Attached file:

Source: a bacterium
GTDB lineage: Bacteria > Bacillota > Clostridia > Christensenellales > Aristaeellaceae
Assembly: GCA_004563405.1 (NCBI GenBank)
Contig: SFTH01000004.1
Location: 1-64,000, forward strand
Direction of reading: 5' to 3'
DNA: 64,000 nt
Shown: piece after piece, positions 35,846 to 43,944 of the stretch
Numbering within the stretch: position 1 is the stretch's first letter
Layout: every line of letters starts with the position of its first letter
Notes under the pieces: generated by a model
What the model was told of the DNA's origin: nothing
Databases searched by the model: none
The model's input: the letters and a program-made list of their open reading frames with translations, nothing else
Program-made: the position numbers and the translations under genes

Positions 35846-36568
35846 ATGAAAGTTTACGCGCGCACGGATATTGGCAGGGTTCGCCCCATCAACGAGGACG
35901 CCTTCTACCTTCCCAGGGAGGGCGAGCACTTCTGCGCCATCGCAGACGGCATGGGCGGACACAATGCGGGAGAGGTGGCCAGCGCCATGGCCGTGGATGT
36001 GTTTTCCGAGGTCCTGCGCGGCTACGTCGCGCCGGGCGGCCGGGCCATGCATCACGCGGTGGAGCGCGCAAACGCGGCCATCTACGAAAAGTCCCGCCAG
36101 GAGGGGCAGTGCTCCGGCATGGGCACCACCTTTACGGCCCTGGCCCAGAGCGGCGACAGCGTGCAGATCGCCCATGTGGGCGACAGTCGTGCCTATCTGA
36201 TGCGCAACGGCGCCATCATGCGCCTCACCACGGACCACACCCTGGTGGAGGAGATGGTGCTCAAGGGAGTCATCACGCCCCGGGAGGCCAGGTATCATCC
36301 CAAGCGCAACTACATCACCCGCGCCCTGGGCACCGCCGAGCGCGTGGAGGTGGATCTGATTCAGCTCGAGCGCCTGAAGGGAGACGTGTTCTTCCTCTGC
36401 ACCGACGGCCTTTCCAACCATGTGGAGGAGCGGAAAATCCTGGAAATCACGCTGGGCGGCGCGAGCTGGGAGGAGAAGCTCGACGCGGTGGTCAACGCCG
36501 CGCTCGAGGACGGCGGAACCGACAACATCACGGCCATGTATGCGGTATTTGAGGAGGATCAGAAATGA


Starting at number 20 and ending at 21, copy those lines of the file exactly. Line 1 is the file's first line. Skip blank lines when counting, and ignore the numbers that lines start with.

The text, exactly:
36101 GAGGGGCAGTGCTCCGGCATGGGCACCACCTTTACGGCCCTGGCCCAGAGCGGCGACAGCGTGCAGATCGCCCATGTGGGCGACAGTCGTGCCTATCTGA
36201 TGCGCAACGGCGCCATCATGCGCCTCACCACGGACCACACCCTGGTGGAGGAGATGGTGCTCAAGGGAGTCATCACGCCCCGGGAGGCCAGGTATCATCC